Originally Posted October 9, 2008
As I watched the debate Tuesday night, I listened as both candidates threw the blame for our current economic crisis on our mortgage debacle. The bubble of housing prices through the US has created negative equity, high foreclosures, which in turn are causing bank failures, etc… We’ve all heard it on the news for the past month, but I began wondering how much of this is really due to the housing? And actually, what has housing done for the US in the past 5 years.
A quick recap of the US economy over the past 4 years: (very quick indeed). In June 2007, the credit crisis began to become a reality. Since this time, the S&P 500 is off by more than 50%. We all know what has happened in the last two weeks, so I won’t rehash the current status.
I want to go back though to the years leading up to the credit crisis. You will recall that in June 2006, pundits started asking if we were in a recession. The answer was always no. However, if you look at the fundamentals of the US economy, there was reason for concern. Specifically, corporate spending was down, government spending (other than the war in Iraq) was down. Unemployment numbers were flat. The Fed had raised their target rate from 1% to 5% on fears of inflation. Gas was at $2.87 a gal (DOE numbers) and would hit $3.00 just two months later. But consumers were spending enough to keep the GDP growing.
I attended a conference in 2004 in which the speaker, a well respected national economist, said that every attendee should go home and refinance and take all the equity out of their home, adn keep doing it as often as the bank will allow. The idea was that no one was charging for re-fi’s, and that money had been cheap. Equity in our homes was the greatest method of increasing wealth ever seen. You could buy with no money down, and then in two months, take some cash out. And as Americans, many did… in droves… (By the way, this was not a get rich quick conference, this was a symposium for MBAs from all over the East Coast addressing “the new economy”.)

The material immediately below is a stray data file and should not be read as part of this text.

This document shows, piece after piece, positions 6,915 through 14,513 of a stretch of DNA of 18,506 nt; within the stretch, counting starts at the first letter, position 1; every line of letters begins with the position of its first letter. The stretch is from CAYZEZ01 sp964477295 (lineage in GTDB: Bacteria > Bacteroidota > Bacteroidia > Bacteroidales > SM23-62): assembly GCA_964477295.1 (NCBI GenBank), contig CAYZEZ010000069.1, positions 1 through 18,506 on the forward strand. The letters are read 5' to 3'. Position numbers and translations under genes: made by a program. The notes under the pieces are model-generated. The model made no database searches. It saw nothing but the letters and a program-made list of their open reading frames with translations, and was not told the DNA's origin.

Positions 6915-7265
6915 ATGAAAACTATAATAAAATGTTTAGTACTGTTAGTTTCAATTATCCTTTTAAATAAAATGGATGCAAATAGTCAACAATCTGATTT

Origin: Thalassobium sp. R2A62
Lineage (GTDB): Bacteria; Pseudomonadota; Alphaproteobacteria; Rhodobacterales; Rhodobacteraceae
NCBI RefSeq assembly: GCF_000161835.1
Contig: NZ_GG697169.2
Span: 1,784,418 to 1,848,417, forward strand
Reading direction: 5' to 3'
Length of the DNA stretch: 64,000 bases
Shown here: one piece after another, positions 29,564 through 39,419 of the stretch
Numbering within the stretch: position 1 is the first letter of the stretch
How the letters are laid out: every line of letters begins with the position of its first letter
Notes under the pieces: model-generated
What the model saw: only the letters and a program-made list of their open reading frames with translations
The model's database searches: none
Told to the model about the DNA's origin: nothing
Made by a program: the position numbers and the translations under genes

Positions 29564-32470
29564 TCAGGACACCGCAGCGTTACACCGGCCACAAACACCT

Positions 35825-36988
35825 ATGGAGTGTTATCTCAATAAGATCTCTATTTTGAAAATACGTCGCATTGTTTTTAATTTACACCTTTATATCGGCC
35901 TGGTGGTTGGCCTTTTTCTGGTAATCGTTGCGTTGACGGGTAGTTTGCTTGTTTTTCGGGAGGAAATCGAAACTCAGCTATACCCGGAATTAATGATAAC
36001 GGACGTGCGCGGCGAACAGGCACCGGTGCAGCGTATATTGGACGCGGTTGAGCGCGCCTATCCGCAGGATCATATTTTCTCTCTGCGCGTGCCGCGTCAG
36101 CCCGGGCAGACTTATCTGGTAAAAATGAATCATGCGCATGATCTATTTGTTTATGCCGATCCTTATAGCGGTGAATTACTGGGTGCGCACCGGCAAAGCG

Fast forward to 2006 and we find that while nothing in the economy was really going right, the GDP continued to grow, albeit slowly… And what was the number one reason? Consumer spending. While corporate American cut off the spigot, and the Govt did too, Joe Six Pack kept spending like crazy. He bought cars financed through his house, he bought furniture, and the biggest TVs anyone had ever seen. Despite the lack of fundamentals in our economy, the consumer kept us going.
The only thing that allowed the consumer to keep spending was that their net worth was rising at rates never seen in the country. People felt rich. And that led to more spending. Conspicuous Consumption at its finest. God Bless the American savings rate.
We as consumers kept this economy going, and we have our mortgages to thank.
So this raises my question for the day. If we had not had the slack mortgage lending practices, and had we not promoted home ownership to the level that we did, when would this recession have started? 2004? Perhaps before?
The consumers won’t be spending money for the foreseeable future. It will now turn to the Govt to pump out the dollars (and the debt)… and pray we can pull it all together.